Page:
“I forgot – all of you Birds love the winter here, don’t you? Now me, as soon as the kids are grown and I can figure out how to work a telecommute deal, I’m for a condo in Florida from October ’til April!”
Looking up at the sky as the older children started to appear toward dusk, Tory gave thanks that she did indeed love the winter. It certainly looked like they were getting an early start that year, as the clouds massed and lowered, and the wind began to pick up. Switching on the outdoor light, she looked with satisfaction at the Franklin stove that could keep the whole house warm if needed. She’d already started a fire in it, and set a kettle of water on top to heat for a cup of tea before supper. When she opened the door at the next ring of the bell, she saw the snowflakes were beginning to fall.
“Hey, Ms. Bird,” a gangly teenager greeted her from the group on the front step. “We wanted to make sure we stopped by here in case you made cookies.”
“Mack?” Tory asked, and the tall boy’s friends parted to allow a better view. “In whiteface? Oh, you’re a mime! That’s a great outfit.”
“I’m an evil mime,” Mack clarified. “You can tell by the eyebrows.”
“Fantastic,” Tory clapped her hands together, enchanted by the kids’ creativity. “And you must be an evil prom queen, and you are clearly a headless basketball player. And is that Gina? Gina, I’m stumped.”
“I think I should only tell you if you’ve got cookies,” the glamorous girl in cat’s eye glasses, white makeup and a stethoscope answered.
“They’re just out of the oven,” Tory promised. “Oatmeal-cranberry-chocolate chip.”
“Awesome!” came the answer. “I’m an undead movie star! Look at my eyes!” Tory peered closer, and saw someone had skillfully used makeup to create the illusion of eyeballs – bright blue irises and dark pupils on a white field – on Gina’s eyelids. As she fluttered her eyes open and closed, she seemed always to be gazing straight ahead.
“Wow,” Tory said. “That looks really freaky – spooky, even. Congratulations. Hold on just a second, and I’ll get the cookies.” Returning with the cooling rack, she turned a puzzled look to Gina and asked, “Why the stethoscope?”
“Oh, you know,” the girl answered, pulling her opulent fake fur closer and waving her cigarette holder, “just adds a certain something, doesn’t it?”
The headless basketball player, clutching a handful of cookies, said, “You guys, we better get moving. It’s really starting to snow. Are you ready for the blizzard, Ms. Bird?”
“I think so,” Tory replied. “But if you’re one of the Boudreau family, you can be sure I’ll call your dad if anything goes wrong with the pipes. You kids be careful heading home, please – I hate rehabbing sprained ankles. They take forever.” As the group headed back to the street, Tory called after them, “That had better be a candy cigarette, Gina!” She closed the door on what was surely the last of the trick-or-treaters, wondering if the now fast-falling snow would stick, and accumulate, or just peter out. “It’s too early for a real storm,” she muttered.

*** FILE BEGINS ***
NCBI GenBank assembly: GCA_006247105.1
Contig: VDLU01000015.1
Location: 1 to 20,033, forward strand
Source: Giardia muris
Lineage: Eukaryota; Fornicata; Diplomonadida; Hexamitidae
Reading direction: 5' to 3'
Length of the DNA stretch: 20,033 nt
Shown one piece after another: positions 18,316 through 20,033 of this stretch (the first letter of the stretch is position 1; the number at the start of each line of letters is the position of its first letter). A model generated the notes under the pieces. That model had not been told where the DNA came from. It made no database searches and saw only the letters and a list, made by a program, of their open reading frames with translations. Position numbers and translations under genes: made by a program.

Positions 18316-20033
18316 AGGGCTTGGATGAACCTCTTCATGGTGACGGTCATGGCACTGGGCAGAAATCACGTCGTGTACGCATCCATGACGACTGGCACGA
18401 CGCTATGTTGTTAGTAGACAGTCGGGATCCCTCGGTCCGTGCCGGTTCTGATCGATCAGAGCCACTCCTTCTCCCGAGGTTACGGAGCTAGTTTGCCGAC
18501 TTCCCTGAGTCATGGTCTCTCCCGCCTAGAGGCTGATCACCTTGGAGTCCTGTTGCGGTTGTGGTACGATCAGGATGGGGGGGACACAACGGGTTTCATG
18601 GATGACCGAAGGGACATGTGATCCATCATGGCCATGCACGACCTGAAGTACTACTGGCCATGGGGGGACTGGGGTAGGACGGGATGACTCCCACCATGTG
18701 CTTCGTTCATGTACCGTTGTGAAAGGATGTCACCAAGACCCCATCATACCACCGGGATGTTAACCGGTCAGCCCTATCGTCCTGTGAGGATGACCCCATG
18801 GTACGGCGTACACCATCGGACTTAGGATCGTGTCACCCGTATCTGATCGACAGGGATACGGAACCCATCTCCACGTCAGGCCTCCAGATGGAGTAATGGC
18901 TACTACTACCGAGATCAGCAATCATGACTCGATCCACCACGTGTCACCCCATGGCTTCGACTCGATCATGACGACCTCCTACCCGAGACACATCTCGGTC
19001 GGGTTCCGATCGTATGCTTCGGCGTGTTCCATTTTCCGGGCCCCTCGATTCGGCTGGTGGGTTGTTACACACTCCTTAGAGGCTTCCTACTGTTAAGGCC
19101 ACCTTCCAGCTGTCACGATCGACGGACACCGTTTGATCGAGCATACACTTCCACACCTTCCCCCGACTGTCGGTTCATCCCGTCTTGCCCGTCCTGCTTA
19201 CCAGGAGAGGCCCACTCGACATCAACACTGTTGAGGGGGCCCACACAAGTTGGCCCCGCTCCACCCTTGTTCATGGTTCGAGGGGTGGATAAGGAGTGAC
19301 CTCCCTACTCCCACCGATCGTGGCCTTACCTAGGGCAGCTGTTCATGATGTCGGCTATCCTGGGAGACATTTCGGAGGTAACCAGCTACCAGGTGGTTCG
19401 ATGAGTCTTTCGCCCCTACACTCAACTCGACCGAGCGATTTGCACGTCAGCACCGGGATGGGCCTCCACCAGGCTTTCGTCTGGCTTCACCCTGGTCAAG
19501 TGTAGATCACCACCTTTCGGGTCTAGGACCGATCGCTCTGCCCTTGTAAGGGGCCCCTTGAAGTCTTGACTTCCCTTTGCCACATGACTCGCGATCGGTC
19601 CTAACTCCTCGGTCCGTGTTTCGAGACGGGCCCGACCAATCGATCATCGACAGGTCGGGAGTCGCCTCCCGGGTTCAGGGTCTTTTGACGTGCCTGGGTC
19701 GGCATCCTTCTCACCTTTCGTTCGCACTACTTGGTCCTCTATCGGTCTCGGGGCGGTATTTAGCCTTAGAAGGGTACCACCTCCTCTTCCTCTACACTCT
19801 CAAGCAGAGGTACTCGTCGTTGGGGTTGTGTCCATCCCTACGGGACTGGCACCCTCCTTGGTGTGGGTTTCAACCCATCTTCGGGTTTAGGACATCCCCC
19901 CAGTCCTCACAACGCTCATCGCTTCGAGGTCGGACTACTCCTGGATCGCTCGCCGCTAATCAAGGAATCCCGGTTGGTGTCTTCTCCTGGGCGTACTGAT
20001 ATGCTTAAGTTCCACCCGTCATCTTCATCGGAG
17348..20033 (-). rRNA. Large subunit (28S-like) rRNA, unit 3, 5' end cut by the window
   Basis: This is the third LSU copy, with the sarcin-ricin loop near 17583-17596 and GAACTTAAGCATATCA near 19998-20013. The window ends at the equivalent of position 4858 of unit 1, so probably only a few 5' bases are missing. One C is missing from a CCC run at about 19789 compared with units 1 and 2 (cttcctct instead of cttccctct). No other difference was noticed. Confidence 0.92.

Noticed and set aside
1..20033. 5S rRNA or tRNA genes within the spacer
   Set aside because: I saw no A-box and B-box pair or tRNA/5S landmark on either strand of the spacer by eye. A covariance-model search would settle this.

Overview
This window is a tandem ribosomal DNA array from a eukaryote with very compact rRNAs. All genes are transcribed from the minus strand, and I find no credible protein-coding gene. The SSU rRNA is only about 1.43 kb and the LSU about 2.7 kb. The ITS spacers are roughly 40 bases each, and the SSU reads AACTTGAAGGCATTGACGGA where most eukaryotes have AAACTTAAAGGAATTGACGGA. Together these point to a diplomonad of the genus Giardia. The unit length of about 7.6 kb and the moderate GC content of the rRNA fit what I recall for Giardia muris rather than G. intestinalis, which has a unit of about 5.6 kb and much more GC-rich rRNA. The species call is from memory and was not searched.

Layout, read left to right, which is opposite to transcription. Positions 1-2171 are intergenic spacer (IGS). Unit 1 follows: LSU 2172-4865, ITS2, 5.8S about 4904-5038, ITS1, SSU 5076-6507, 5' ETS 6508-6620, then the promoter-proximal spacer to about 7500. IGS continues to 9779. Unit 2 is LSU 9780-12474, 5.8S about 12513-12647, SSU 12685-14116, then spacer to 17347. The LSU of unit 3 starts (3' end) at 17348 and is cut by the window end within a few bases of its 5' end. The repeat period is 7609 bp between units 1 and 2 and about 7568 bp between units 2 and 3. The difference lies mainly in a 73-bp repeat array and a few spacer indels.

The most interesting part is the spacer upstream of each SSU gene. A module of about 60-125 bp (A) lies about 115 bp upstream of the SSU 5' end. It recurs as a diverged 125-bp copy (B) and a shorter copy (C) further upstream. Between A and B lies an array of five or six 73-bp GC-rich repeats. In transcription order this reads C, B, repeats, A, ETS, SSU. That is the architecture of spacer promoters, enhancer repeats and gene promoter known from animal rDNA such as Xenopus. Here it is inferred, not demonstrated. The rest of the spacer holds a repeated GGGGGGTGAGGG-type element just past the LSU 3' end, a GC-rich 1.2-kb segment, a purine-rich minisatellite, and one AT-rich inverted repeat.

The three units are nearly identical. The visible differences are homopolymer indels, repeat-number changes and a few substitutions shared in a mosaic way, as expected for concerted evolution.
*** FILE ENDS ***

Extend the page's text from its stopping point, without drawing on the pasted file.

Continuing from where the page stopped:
Still, she was glad to have the wood at the ready and soup on the stove. There was always something kind of cozy about drawing the curtains and dragging extra blankets into the living room to pile on the couch. Curled up by the stove, with the dogs and Fiona the cat variously disposed in prime locations near the heat, she listened with half an ear to the news highlights while focusing most of her attention on her great-grandmother’s hundred-year-old, leather-bound edition of Jane Austen. Austen was always a good choice on a quiet night. “And even better if the lights are out,” Tory announced to the animals as the radio abruptly went silent and the room jolted into darkness. With lamps at the ready, Tory soon had light again, and used it to step to the door and peer into the night.
It looked like a real storm, after all, with an inch or so already accumulated, and the wind blowing hard. Padding up to bed after getting Marianne and Elinor to their happy ending, with the pets trailing behind her, Tory snuggled happily under her down comforter, enjoying a quiet so deep she really believed she could hear the snowflakes falling.
Waking to weak sunlight filtering into her bedroom the next morning, she reached out to flick on the bedside lamp. Nothing – the electricity was still out. Enjoying the feeling that modern life’s stress and busy-ness would have to cede to nature’s demands for a few more hours (or at least until the dogs’ demands got her up), Tory sank deeper beneath her comforter and dozed dreamily, listening for some sign of whether the snow continued. Instead, she heard the intrusive sound of a motor growing louder, then a mechanical squeal and a muffled thump. Someone out before the plows must have gotten into trouble on the turn. Always a good neighbor, Tory flung back the covers and leapt out of bed, not forgetting to proclaim, “white rabbits,” to the new month, a family luck-charm that had survived the Bird siblings’ childhood.
A thick, oversized sweater over her flannel pajamas, sturdy, fleece-lined boots on her feet, and her brother’s battered old ski parka topping the lot, Tory tromped to the front door. Just a few yards down the street, she saw a shiny new Mercedes – a big one – angled awkwardly into the ditch that bordered the street. Covered in snow, the sharp drop-off was impossible to see. With Jennet and Hal floundering happily ahead of her, she made her way to the car to offer assistance. The driver had already emerged to inspect the situation, and with a shock she recognized the blond giant she had met weeks before in Amsterdam!